1934-11-16 Bob Olin w pts 15 Maxie Rosenbloom, Madison Square Garden, Manhattan, NYC, New York, USA - NY

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1934-11-16 Bob Olin w pts 15 Maxie Rosenbloom, Madison Square Garden, Manhattan, NYC, New York, USA - NY. Referee: Arthur Donovan. Scorecards: 8-5, 9-5, 8-6. In what was deemed by most of the press and audience present as a huge miscarriage of justice, Olin (173) took the title from Rosenbloom (173½) after the two judges outside the ring decided in his favour, while the referee saw the latter as the winner. Prior to the fight, Rosenbloom was told that unless he hit with the knuckle part of the glove throughout he would be penalised and to all intents and purposes the champion did just that. By rights Rosenbloom should have won the decision, as he picked up at least ten rounds with much superior boxing to that of his foe, who connected with far fewer blows and was generally outpunched and certainly outmanoeuvred. Although Olin was the aggressor during the first 11 rounds he was well outboxed in at least seven of them, while Rosenbloom swarmed all over his rival in the last four to win going away according to the unbiased Nat Fleischer, writing in The Ring magazine. Fleischer stated that unless the NYSAC acted quickly over the quality of some of their judges there would be no more title fights held in the State as they would have become the laughing stock of boxing. Within a few weeks of the contest the NBA stated that they would be happy to recognise Olin as the champion, but would look to him meet the winner of a fight between John Henry Lewis and Tony Shucco, won by the former on points over ten rounds at Madison Square Garden on 14 December. Unfortunately, showing in-and-out form following his title win, Olin took quite a beating at the hands of Lewis (l pts 10 on 12 April 1935 at Dreamland Park, San Francisco, California) in an overweight contest and was out of the ring for five months with various illnesses keeping him away from the gym. Coming back and having turned down an offer to defend against Jack Petersen in England it was reported in New York boxing circles that if Olin did not sign for a defence soon he could well be stripped. Olin had already forfeited Canadian recognition in August 1935 when ignoring the claims of Al McCoy, who had beaten Bob Godwin, Al Gainer and Billy Jones earlier in 1935, and he signed up to defend against Lewis, his former conqueror.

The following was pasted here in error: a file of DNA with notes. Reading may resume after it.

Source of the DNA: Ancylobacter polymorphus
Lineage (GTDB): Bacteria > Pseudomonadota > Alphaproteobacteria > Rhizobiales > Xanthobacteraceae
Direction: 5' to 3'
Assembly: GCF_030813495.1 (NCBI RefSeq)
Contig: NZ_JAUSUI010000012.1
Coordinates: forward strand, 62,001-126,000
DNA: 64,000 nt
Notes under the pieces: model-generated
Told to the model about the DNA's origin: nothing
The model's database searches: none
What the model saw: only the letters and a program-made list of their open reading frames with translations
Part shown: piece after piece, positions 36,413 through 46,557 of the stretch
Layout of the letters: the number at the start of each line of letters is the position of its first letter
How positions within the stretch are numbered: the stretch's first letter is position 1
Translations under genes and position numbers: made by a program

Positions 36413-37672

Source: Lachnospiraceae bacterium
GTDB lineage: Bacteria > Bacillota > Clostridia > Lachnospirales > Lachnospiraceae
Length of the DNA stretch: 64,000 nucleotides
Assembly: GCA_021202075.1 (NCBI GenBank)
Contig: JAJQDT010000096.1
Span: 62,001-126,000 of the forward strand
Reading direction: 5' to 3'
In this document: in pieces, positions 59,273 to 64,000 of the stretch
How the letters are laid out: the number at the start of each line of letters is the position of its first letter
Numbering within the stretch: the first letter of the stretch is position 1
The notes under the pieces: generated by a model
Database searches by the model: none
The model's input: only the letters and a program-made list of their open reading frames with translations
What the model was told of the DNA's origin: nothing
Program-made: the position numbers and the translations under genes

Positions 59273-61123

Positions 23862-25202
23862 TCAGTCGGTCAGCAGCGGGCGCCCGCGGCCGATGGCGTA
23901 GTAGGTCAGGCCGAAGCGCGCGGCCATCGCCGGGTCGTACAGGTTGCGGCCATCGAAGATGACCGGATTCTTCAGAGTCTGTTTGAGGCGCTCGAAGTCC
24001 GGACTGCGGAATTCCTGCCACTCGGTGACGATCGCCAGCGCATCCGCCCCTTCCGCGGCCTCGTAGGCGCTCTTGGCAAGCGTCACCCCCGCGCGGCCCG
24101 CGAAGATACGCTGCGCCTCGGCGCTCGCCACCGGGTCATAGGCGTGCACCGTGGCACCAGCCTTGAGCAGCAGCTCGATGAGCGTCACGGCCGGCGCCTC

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1934-11-16 [[Bob Olin]] w pts 15 [[Maxie Rosenbloom]], Madison Square Garden, Manhattan, NYC, New York, USA - NY. Referee: Arthur Donovan. Scorecards: 8-5, 9-5, 8-6. In what was deemed by most of the press and audience present as a huge miscarriage of justice, Olin (173) took the title from Rosenbloom (173½) after the two judges outside the ring decided in his favour, while the referee saw the latter as the winner. Prior to the fight, Rosenbloom was told that unless he hit with the knuckle part of the glove throughout he would be penalised and to all intents and purposes the champion did just that. By rights Rosenbloom should have won the decision, as he picked up at least ten rounds with much superior boxing to that of his foe, who connected with far fewer blows and was generally outpunched and certainly outmanoeuvred. Although Olin was the aggressor during the first 11 rounds he was well outboxed in at least seven of them, while Rosenbloom swarmed all over his rival in the last four to win going away according to the unbiased Nat Fleischer, writing in ''The Ring'' magazine. Fleischer stated that unless the NYSAC acted quickly over the quality of some of their judges there would be no more title fights held in the State as they would have become the laughing stock of boxing.